SELLING PROPERTY IN CAPE TOWN, SOUTH AFRICA
Before you begin
Setting an asking price
Do it yourself or use an estate agency?
Appoint an estate agency
Marketing your property
Preparing your property for sale
Receiving an offer
The “cooling off” period
The costs of selling
SELLING a property in Cape Town, South Africa involves a lot of preparation and activity. The following is a general guide to the process.
Before you begin
Before you sell your property, you need to decide:
- the price you will ask for it
- how soon you need to sell it
- whether you will sell it yourself, or use an estate agent.
Setting an asking price
There is no such thing as a fixed price for a property. The value of any property is determined by how much a buyer is willing to pay for it at the time it is being offered for sale. In the case of a house or an apartment, this is usually influenced by the prices being paid for other properties in the neighbourhood, and by the condition and features of your property.
The simplest way to set your asking price is to ask an estate agency for a written "comparative market analysis". This should be free of charge and it will not commit you to appointing the estate agency to sell your property for you. Always try and ascertain what properties were actually sold for and not necessarily what they were advertised at!
You can ask more than one estate agency for a comparative market analysis, but you should find that they all present you with similar figures. If any estate agency gives you a price that is markedly higher than the rest be suspicious: it may be a ploy to persuade you to give it a sole mandate. A very low valuation on the other hand could give buyers the impression that you are a desperate seller.
You can also call in a professional valuer to value your property, but he or she will charge you a fee. Unless you have some special reason for needing a professional valuation, an estate agency's market analysis will be quite sufficient.
Every property has more than 1 price…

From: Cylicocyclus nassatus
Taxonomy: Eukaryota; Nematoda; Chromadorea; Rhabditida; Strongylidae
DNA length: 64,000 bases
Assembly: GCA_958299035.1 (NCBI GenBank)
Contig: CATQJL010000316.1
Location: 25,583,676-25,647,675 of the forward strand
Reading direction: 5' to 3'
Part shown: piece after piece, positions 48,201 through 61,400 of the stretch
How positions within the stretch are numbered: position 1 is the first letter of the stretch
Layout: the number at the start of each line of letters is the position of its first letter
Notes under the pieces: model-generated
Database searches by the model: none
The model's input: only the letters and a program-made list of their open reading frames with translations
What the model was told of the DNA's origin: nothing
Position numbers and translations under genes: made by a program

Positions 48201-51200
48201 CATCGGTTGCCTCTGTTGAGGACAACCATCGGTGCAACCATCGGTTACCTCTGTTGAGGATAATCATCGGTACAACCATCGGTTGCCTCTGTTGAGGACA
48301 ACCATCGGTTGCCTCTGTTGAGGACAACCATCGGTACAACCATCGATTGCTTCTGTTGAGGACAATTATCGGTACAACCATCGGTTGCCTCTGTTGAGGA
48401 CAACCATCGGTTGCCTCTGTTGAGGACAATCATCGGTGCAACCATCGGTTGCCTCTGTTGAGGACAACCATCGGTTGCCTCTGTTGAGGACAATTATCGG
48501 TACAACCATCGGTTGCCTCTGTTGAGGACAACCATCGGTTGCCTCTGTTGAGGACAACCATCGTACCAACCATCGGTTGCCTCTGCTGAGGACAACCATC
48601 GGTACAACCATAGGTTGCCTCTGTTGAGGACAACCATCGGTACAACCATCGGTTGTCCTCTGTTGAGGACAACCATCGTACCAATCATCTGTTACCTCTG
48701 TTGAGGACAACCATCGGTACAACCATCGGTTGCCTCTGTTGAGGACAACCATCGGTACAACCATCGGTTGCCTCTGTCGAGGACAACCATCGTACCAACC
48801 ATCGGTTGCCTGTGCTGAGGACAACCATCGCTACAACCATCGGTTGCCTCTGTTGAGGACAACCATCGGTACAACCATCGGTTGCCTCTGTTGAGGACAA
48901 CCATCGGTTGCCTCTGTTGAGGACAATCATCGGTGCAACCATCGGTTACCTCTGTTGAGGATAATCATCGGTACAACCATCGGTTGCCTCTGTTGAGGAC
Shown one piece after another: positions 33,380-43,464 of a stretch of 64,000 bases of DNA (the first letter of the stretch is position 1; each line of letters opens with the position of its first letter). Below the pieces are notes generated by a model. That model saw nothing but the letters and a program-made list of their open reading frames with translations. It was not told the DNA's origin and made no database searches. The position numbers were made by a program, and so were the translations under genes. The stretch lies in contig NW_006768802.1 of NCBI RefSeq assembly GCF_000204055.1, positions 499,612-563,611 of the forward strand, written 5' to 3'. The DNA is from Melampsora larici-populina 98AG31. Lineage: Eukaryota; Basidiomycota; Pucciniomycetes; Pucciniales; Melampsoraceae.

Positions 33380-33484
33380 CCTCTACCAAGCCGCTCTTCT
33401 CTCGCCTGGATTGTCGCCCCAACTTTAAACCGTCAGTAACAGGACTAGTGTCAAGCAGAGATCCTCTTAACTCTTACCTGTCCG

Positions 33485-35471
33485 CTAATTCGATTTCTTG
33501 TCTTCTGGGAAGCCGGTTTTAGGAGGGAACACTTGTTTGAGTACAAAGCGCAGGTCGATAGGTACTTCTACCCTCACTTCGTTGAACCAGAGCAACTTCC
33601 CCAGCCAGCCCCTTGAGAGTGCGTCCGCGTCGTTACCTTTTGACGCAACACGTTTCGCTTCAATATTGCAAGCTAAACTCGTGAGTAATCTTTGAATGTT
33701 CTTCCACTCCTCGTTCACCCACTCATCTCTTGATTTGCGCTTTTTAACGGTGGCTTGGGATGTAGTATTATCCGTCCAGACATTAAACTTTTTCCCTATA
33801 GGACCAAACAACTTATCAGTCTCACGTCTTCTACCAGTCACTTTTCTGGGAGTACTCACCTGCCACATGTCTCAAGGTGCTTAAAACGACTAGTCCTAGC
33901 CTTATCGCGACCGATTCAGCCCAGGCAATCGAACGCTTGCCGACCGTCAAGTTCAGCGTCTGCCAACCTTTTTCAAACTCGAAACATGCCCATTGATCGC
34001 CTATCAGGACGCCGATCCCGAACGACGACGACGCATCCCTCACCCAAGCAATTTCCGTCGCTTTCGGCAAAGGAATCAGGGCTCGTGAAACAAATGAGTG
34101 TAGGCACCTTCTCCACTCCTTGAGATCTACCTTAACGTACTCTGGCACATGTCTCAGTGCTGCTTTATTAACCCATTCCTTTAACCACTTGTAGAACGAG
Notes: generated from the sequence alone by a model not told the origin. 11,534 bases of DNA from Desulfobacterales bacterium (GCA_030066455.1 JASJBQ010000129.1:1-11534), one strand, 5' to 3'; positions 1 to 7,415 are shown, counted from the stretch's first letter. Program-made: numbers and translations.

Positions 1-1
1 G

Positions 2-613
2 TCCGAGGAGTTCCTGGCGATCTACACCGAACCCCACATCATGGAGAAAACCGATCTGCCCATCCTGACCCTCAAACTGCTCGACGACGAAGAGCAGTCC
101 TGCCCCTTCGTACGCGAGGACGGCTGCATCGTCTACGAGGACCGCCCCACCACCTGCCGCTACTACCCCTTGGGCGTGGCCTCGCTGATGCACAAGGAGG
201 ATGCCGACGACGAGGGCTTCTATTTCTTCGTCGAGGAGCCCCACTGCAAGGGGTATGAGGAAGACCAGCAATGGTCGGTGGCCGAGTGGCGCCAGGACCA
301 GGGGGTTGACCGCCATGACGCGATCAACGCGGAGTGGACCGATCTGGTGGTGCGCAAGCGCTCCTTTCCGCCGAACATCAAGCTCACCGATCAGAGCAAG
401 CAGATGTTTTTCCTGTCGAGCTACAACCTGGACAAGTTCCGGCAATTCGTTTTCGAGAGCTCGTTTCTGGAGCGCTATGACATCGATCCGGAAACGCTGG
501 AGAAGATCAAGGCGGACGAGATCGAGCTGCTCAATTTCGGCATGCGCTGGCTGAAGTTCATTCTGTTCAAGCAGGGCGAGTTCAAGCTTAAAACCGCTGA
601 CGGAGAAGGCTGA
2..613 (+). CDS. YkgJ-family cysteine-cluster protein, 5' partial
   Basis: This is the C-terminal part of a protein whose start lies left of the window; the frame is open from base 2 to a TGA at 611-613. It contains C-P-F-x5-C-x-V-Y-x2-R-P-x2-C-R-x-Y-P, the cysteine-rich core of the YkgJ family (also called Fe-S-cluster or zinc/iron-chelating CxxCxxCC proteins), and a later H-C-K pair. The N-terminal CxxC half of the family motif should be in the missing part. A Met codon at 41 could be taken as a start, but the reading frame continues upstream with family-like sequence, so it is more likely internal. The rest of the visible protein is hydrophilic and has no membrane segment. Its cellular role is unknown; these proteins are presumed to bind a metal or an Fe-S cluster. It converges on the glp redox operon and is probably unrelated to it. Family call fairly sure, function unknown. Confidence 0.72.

- What you the Seller thinks its worth.
- What the agent values it at- The Comparative Market Analysis.
- What the buyer is prepared to offer.
- The final settlement price.
Please beware of over valuation! It can damage the sale because:
- It loses prospective buyers
- It eliminates offers
- It reduces the agents efforts
- It reduces the agents enthusiasm
- It limits financing
- It is used as a bouncer
- It eventually means a lower price
Pricing guidelines --- what is the market value of your property?
- What you paid for your home has nothing to do with its present value.
- What you need to purchase a new home doesn't determine its value.
- The price you would like to achieve for your home doesn't control the asking price.
- The value other agents put on your property is not always accurate.
- What I say your home is worth need not necessarily be correct.
- What a valuator says your home is worth doesn't determine the price in the market.
The current market determines the value of your property.
It can take weeks, or even a few months, to sell your property, and a few months more to transfer ownership to the buyer. You will probably only be paid after transfer. As a general rule of thumb,
A house listed within 10% of the market value takes 30 days to sell
A house listed within 20% of the market value takes 60 - 90 days to sell